Published Apr 8, 2020
Using pottery throwing ribs correctly is an important skill to learn in order to produce consistent pots with clean surfaces. There are a ton of pottery throwing ribs out there to choose from and it might not always be obvious how they are intended to be used. Also, there are times when you need to create your own clay ribs to tackle a particular job.
In today’s post, an excerpt from the Pottery Making Illustrated archives, production potter Jared Zehmer demonstrates how to use both common and less common pottery throwing ribs to their greatest potential. –Jennifer Poellot Harnetty, editor
PS. To see the full article on pottery throwing ribs, check out the July/August 2017 issue of Pottery Making Illustrated!
Tips and Ideas for Pottery Throwing Ribs
Proper Use of Pottery Throwing Ribs
There’s no doubt that the proper use of pottery throwing ribs is essential to throwing well-surfaced and consistent pots on the potter’s wheel. However, with the wide variety of ribs out there it may at times be tricky to match a rib to your specific needs when shaping and finishing the surface of a pot, as well as to utilize a specific rib for its intended purpose. Let’s look at some of the basics of the more common pottery throwing ribs available, as well as introduce a few ideas for some modified and do-it-yourself ribs, all of which I have found work the most efficiently and consistently in my experience as a production potter. However, these demonstrations will certainly not cover each rib’s full potential as a useful tool for texture and design that’s limited only by the artist’s experimentation and imagination.
Wood Pottery Throwing Ribs
Wooden ribs are probably the most commonly used wooden rib in pottery and is found in most pottery start up kits. I likely use one every time I’m at the wheel as it’s a versatile and useful tool and a great beginner’s rib. When brand new, these ribs have a nice sharp edge, which is necessary for producing clean and straight surfaces. Over time, the edge dulls, but it can be easily brought back to life with a sander. The cylinder is about 1½ pounds of white stoneware I have just finished pulling into a basic starting form.
Kitchen Countertop Sample Throwing Ribs
Here’s an example of a DIY rib. This is a kitchen countertop sample—they are free and plentiful at most home or flooring sales stores. What makes this a great rib is that it’s thin and rigid. Since the edge of this makeshift rib is so thin, there’s no need to keep its edge sharpened like the common wooden rib, so it will always leave behind a nicely cleaned and straight wall.
Just like in the first example, press into the edge of the rib from the inside of the cylinder from bottom to the top (1). Held flush against the wheel at about a 45° angle, this rib will also give a clean undercut to the bottom of the vessel.
Cutting-Board Throwing Ribs
Another example of a DIY rib is the custom profile rib shown below, which I have made out of a plastic cutting board. This was made by tracing a form onto a cutting board, cutting it out with a jig saw, then using a Dremel tool with a sanding wheel bit to bevel and sharpen the edges, much like the edge of a basic wooden tool. Often I am tasked with making large numbers of matching bowls, so I find that a curved profile tool with a flat wide bottom that sits flush on the wheel head can help with quick shaping, surface cleaning, and consistency. Once you get the hang of using the curved profile of this tool, it can be used for a variety of different sizes of bowls.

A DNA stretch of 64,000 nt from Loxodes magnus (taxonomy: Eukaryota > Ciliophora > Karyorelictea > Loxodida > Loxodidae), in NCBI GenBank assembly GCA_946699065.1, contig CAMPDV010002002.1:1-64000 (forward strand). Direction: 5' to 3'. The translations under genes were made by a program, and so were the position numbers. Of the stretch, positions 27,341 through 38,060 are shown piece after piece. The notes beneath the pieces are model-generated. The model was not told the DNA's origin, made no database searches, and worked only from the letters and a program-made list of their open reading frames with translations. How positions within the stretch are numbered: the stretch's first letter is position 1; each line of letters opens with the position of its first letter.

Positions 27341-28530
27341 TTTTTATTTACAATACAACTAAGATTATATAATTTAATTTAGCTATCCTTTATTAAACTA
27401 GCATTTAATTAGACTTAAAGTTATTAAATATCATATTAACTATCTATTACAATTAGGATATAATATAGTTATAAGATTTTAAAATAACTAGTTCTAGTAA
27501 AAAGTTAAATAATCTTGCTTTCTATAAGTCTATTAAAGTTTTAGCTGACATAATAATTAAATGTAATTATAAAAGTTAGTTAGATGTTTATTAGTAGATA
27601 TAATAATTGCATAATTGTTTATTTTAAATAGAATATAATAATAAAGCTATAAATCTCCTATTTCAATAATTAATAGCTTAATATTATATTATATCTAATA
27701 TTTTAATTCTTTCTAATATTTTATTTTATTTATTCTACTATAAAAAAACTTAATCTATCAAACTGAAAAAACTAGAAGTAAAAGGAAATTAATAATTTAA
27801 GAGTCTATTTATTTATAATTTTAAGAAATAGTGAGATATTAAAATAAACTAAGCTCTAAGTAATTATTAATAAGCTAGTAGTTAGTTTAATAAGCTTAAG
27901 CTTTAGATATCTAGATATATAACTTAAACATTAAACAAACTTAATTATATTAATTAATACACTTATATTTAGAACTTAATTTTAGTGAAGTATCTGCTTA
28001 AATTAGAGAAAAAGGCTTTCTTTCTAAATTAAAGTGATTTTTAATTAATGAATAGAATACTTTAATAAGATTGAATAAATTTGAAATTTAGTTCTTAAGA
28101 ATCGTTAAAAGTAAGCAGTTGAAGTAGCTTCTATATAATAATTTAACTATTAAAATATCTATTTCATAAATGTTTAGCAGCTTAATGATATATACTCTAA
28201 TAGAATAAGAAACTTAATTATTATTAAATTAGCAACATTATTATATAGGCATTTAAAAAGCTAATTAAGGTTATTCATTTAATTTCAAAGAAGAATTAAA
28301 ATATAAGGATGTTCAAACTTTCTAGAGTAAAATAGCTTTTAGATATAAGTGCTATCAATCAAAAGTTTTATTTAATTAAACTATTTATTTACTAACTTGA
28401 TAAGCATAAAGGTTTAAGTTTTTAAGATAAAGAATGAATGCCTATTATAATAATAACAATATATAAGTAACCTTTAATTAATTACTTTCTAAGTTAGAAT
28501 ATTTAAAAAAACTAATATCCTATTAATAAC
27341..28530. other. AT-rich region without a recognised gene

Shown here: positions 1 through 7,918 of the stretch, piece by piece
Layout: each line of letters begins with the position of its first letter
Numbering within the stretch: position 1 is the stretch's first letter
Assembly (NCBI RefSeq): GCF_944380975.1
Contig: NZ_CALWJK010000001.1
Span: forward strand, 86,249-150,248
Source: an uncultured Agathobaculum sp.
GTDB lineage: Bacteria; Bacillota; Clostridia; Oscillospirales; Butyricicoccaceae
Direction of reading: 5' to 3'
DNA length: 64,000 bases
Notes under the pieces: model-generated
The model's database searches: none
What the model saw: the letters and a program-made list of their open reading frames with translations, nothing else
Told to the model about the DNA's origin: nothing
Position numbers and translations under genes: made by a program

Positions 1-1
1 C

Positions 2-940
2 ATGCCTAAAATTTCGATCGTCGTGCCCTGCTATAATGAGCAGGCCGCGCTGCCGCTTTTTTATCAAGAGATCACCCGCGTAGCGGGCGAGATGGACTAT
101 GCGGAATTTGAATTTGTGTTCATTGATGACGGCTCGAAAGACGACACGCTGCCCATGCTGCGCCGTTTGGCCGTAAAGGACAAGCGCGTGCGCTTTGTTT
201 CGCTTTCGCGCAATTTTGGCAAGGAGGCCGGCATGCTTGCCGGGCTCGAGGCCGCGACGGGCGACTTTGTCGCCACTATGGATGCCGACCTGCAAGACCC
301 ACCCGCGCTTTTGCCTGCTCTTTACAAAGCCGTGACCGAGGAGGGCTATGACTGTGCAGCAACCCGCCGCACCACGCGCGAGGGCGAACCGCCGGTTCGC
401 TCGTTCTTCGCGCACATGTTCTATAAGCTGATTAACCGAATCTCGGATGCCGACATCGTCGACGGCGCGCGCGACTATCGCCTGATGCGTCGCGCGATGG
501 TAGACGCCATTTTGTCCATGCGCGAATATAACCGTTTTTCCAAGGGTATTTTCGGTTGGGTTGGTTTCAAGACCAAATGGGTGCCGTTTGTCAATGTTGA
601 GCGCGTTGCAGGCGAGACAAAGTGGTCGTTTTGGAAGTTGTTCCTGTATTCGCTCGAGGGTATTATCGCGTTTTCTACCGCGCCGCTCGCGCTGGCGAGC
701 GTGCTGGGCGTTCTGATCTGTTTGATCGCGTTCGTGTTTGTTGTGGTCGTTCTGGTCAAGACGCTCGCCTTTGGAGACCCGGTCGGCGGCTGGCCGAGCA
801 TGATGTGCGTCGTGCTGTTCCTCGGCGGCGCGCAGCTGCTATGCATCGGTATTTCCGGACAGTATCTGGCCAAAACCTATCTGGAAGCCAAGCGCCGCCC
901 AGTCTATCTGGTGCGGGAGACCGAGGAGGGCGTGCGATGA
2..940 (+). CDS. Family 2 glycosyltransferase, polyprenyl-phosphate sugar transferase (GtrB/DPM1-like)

Resting the wide base of the rib flush with the wheel head, I push the pointed tip of the rib into the foot of the vessel quite far. Even if the foot of the pot is naturally wide, it can be pushed into a tighter foot prior to finishing the final shaping (2). Once the width of the foot is established, I push out into the contour of the rib from the inside of the bowl from bottom to top, forming the curve of the bowl (3).
Since the top of the rib’s profile is curved, I can use that contour to roll the lip of the bowl into a nice, laid-over rim. The rib does most of the work here, simultaneously shaping and cleaning the outside of the bowl.
This white cutting-board rib shown below has the same contour as the red one; however, the top of the profile breaks off at a near 90° angle. After the form of the bowl has been made using the curve of the rib, the upper wall of the bowl is pushed into the top edge of the rim so it can create an aesthetically pleasing break underneath the rim of the bowl (4). If you don’t have the tools to make your own, a number of ceramic suppliers offer contour ribs.
Modified Wooden Foot Rib
This is a basic wooden rib I have modified to create an instant foot at the base of forms (5). Using a sander, I have straightened out and beveled the original curve of the rib’s upper profile and using a Dremel tool with a sanding bit, I have nicked out a curved “bite” in the tip of the rib, which I use to create a foot. The vessel in this example is a larger 2-pound bowl that will be shaped and footed with this rib.
Press the tip of the rib into the base of the pot to create the foot. Again, the rib can be pressed even deeper into the base, creating a narrower foot as the excess clay will be shaved off by the rib (5). Don’t be afraid to press deep into the base of your form—the tighter the foot, the more elegant the shape.
Press into the edge of the rib from the inside of the bowl after removing the tip from the foot and continue shaping the pot’s profile (6). Finish shaping the wall and lay over the rim for a graceful footed bowl.
PS. Learn to make bisque clay ribs in the archives!
PSS. Learn to make your own pottery throwing stick, another great wheel throwing tool, in the archives!
Have you made any throwing ribs out of interesting materials? Let us know in the comments below!
**First published in 2017.